I was so desperate Thursday afternoon I called my doctor. There is nothing as fun as calling your GP, - whose son is in your AP class - & explaining that you have large, herpetic sores on your eyelid & you're dying & would he please call you in a prescription. That's a fun phone call. He went above & beyond & not only called me in a prescription, but made me an eye appointment for Friday morning because I think my description of my eye over the phone frightened him.

Friday morning Reagan still wasn't up to snuff & so I left both kids at home with my mom. Henry was sad Thursday that Reagan was at home with Nana, & since I had an early eye appointment, I let him have his day at home with Nana Friday. Due to said eye appointment, I slept in until six o'clock Friday morning, so that was nice. The medicine I'd gotten in my system Thursday night was helping & by the time I saw the doctor my eye was improving & I was pretty sure the sores hadn't infected my actual eye. He confirmed my cornea was fine, said my eye was the craziest thing he'd seen, & told me that I need to relax because stress will cause the outbreaks.

In addition to sick kids & the general day to day rigor of teaching, I suspect last week's disgusting eye event was the result of some book-related happenings. You may recall I sent the edited book back to my editor last Monday. I'd no idea how long it would be until I heard back from her, but on Wednesday (I think it was Wednesday . . . last week is a blur of coughing kids & snotty noses & herpetic sores) she emailed to say I'd done a good job with edits. So that was nice. Then she said I needed to reread the book, fix a few minor things noted in the document, & get it back to her Monday (that's today), understanding that this is my last chance to change anything. She said, We're almost there.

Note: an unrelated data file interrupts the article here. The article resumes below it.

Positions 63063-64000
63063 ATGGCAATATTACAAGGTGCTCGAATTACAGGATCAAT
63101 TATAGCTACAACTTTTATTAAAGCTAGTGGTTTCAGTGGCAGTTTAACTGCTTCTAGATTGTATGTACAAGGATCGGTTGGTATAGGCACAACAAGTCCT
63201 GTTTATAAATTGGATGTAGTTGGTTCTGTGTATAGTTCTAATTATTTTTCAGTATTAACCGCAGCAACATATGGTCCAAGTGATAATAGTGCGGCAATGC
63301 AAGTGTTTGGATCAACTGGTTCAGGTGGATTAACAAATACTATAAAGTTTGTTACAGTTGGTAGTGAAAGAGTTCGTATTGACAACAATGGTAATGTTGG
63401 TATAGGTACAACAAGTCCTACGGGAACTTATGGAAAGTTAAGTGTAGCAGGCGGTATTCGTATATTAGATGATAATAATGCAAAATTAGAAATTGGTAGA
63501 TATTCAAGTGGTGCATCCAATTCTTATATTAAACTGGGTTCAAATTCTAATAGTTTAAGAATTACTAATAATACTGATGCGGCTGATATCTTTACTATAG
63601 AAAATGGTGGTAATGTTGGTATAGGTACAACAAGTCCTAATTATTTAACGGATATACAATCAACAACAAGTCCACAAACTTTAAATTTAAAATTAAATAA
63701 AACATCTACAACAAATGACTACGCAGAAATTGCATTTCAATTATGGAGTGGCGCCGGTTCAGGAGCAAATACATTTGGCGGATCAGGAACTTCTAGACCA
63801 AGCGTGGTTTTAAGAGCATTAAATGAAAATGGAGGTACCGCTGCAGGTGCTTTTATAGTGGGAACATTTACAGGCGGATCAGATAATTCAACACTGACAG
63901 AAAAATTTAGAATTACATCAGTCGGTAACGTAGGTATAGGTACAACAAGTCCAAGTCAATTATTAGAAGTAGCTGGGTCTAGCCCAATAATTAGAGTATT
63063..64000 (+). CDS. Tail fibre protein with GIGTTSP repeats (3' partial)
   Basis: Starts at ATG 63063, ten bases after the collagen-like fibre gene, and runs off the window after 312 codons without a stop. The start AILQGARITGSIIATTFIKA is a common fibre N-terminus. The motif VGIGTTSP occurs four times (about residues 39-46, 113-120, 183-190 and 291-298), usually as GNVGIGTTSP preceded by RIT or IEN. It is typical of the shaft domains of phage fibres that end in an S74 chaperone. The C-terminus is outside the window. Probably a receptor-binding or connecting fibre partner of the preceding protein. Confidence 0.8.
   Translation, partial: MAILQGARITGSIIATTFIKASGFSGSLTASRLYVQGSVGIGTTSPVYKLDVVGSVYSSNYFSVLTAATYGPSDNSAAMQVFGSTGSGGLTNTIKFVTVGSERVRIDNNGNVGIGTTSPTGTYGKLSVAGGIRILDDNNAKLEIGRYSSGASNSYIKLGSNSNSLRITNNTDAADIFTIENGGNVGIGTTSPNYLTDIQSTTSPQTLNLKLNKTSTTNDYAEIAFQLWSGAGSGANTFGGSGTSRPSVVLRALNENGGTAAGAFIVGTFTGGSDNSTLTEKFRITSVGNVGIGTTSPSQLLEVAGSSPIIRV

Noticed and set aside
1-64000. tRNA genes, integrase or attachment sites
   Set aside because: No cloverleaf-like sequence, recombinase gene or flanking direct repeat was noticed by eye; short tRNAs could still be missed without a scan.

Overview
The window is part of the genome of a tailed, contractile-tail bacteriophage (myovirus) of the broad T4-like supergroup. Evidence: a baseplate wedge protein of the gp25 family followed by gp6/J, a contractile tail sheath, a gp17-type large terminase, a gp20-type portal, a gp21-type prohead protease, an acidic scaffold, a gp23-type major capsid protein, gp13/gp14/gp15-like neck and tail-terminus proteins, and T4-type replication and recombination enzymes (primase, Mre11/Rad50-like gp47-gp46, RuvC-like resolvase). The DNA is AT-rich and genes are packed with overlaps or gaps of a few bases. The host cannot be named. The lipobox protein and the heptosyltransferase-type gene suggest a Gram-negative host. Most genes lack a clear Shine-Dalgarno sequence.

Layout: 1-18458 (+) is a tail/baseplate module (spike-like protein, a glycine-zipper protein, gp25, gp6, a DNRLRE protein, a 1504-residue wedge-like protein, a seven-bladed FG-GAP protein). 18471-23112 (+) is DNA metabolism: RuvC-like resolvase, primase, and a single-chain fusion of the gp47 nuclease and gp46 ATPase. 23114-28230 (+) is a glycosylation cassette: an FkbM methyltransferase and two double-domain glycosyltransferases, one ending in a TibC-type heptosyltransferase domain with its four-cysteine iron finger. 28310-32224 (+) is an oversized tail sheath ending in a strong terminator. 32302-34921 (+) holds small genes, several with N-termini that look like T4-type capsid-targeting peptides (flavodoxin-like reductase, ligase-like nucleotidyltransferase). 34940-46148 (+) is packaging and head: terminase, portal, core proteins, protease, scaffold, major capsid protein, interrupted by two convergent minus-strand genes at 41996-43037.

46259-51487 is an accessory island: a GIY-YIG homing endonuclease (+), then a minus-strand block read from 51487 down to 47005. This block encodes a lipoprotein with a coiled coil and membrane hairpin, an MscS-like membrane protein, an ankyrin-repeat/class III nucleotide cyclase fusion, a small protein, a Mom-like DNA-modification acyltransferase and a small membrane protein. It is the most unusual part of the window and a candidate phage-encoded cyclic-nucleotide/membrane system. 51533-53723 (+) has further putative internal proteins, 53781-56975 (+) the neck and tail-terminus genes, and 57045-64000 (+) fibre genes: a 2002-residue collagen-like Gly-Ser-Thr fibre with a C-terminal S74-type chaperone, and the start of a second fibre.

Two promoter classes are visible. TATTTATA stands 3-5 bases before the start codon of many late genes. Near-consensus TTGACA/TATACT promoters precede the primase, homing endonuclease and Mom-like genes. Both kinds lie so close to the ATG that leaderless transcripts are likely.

This past weekend was a merry-go-round of switching the nebulizer from one kid to the next, reading my book incredibly closely to check for errors - grammatical, spelling, continuity - & attempting to ready myself to teach this next week. The seniors are about to take a quick stroll through the Stuart Period in British history, with a brief stopover to study some of John Donne's poetry. Up next for my AP students: Orwell's Nineteen Eighty-Four. I don't feel fortunate at the moment; I feel tired & stressed. I do recognize that I'm fortunate to have a job where I'm not only allowed, but encouraged & expected, to teach the poetry of John Donne & Orwell's Nineteen Eighty-Four. That's not a bad week. That it falls the week I'm letting my book go, final copy, done, done, done, is fitting.

Orwell & Donne were on my mind last week. Orwell greatly feared the rise of a totalitarian government that would control every aspect of citizens' lives, including their thoughts. He foresaw this happening primarily via manipulation of language & the use of technology. Technology has changed us, though in ways I don't think Orwell could've imagined.